Former Brexit Party MEP blasts opponents of internal market bill

Former Brexit Party MEP Baroness Fox of Buckley blasts opponents of Boris Johnson’s internal market bill in Lords… only to vote AGAINST after getting into a ‘palaver’ with voting app

  • Claire Fox  defended the Internal Market Bill during speech in the House of Lords 
  • She later admitted she had accidentally voted against it with the voting app
  • Comes as peers last night voted to delete key clauses from Internal Market Bill

A former Brexit Party MEP admitted she had made a ‘rookie error’ after accidentally voting against Boris Johnson’s Internal Market Bill – just moments after launching a stinging attack on opponents of the bill.

The newly created peer Claire Fox fervently defended the bill during an impassioned speech in the House of Lords and said it was important that ‘political sovereignty is safeguarded’.

However she later admitted she had accidentally voted against the bill and had not got the hang of the voting app’ after social media users pointed out her error.

The mishap comes as peers last night voted by large margins to delete key clauses from the Internal Market Bill, including a measure giving ministers powers to breach the Withdrawal Agreement brokered with Brussels last year.   

Former Brexit Party MEP Claire Fox slammed opponents of the Internal Market Bill during her speech in the House of Lords

The newly created peer Claire Fox admitted she had accidentally voted against the bill and had ‘not got the hang of the voting app’ 

Taking to Twitter Baroness Fox of Buckley wrote: ‘I fess up. Haven’t got hang of voting app or difference between contents/not contents palaver, so voted wrong way in one of votes. 

‘My rookies’ error gave Lib Dems a laugh & in huge defeat my vote hardly mattered. Said what I needed.’

During her speech the MEP told the chamber: ‘This bill should be seen as in my opinion a perfectly moral and good faith attempt to temper a treaty that threatens the UK’s geographic integrity as an internal market. And a democratic mechanism to ensure that political sovereignty is safeguarded.

‘The controversy of the bill is posed in the most dramatic terms about the morality of abiding by international law, but at its heart, as in everything to do with Brexit, it is about who rules. It is about who has the power to make the decisions in a sovereign country.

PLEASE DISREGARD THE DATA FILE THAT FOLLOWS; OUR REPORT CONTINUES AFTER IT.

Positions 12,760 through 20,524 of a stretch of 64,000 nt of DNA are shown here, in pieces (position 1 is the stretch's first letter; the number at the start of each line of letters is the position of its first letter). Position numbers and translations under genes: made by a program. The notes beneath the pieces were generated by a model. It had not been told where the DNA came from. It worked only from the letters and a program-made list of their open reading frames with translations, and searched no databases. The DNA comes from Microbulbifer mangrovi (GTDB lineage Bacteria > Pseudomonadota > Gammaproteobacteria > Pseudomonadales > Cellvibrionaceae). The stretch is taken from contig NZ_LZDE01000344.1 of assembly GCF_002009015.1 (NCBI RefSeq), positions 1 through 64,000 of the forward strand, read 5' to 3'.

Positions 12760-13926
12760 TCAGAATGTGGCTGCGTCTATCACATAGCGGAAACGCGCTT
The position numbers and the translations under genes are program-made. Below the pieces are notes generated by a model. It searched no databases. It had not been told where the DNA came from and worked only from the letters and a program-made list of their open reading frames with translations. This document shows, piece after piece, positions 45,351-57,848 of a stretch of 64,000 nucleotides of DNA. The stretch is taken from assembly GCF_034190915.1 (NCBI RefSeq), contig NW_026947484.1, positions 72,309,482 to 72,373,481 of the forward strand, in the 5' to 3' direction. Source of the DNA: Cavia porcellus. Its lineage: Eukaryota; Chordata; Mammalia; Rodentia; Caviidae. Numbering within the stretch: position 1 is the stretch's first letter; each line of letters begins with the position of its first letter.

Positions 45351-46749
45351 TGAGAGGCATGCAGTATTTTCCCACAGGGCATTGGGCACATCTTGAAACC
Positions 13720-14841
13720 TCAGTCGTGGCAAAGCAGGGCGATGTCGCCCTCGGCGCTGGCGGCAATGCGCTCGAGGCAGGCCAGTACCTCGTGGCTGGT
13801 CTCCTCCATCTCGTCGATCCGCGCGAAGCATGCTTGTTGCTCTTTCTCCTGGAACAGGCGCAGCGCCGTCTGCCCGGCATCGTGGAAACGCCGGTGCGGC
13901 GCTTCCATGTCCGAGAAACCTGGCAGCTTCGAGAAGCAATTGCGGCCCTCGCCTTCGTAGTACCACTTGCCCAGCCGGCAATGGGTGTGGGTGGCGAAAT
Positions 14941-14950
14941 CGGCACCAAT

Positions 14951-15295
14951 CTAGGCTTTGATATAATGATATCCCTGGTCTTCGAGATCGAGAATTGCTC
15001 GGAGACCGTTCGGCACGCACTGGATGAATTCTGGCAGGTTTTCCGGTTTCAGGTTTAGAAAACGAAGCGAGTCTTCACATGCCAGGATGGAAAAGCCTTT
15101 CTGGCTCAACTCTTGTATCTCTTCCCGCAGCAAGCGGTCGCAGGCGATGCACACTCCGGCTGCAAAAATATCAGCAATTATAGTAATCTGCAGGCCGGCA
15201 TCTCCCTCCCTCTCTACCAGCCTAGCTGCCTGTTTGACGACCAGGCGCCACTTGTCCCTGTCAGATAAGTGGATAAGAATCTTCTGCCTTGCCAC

‘Yet opponents here today seem to believe that national sovereignty and democracy can be legitimately constrained by simply repeating the mantra ”upholding international law” but that phrase should not be deployed as a counter to national law made by our elected parliament.’

Ms Fox went on to explain that that main aim of the Internal Market Bill was to give the UK government the power to override aspects of an international treaty.

She continued: ‘Under pressure from Brexiteers, Boris Johnson contested and won the December 2019 general election on a manifesto that effectively repudiated part of the withdrawal agreement.

‘He pledged the UK would not be tied to EU rules. The government are now trying to keep that promise to the electorate and that’s at least honourable.

‘Today great play is being made of a binding promise made to the EU. The main binding promise that should concern us is the binding promise made to the electorate. 

The mishap comes after peers voted by large margins to delete key clauses from Boris Johnson’s Internal Market Bill

‘Hence the aim of this part of this Internal Market Bill is to give the UK government the power to override those aspects of an international treaty that would, for example, bind Northern Ireland to a range of EU rules. That could if not tempered hand arbitration of dispute to the court of justice of the European Union.

‘It is essential that the Government has the power to counter such an egregious limit to UK sovereignty. 

‘The government is not breaking the law, it is making the law, by proposing a Bill that would allow it to change some of its commitments to international treaty by getting it voted through the democratic chamber.

‘That is what governments are elected to do in a democracy and it is their right as a sovereign elected body to do so.’  

She added: ‘What are the electors to make of those in this House claiming simply they are driven by protecting the integrity of the law in all instances?

Following the accidental vote, social media users took to Twitter to poke fun at the situation

‘Yet they have lobbied for, or remained silent as endless Covid regulations that have trashed civil liberties, flaunted legal norms and stretched the law to its limits have been passed by my Lords time and again.

‘My Lords may be worried by the damage to the UK’s reputation abroad.

‘I worry to the damage this House might inflict on the UK’s democratic reputation here at home if it insists on emasculating this Bill by amendments.’  

Following the voting mishap, social media users took to Twitter to poke fun at the accidental vote.

One user wrote: ‘Oh well, it’ll make a good anecdote.’

While another added: ‘I would suggest this is the fault of the app ‘designers’.

Another person commented: ‘Well done you for admitting your mistake. I wish politicians would do that more often!’

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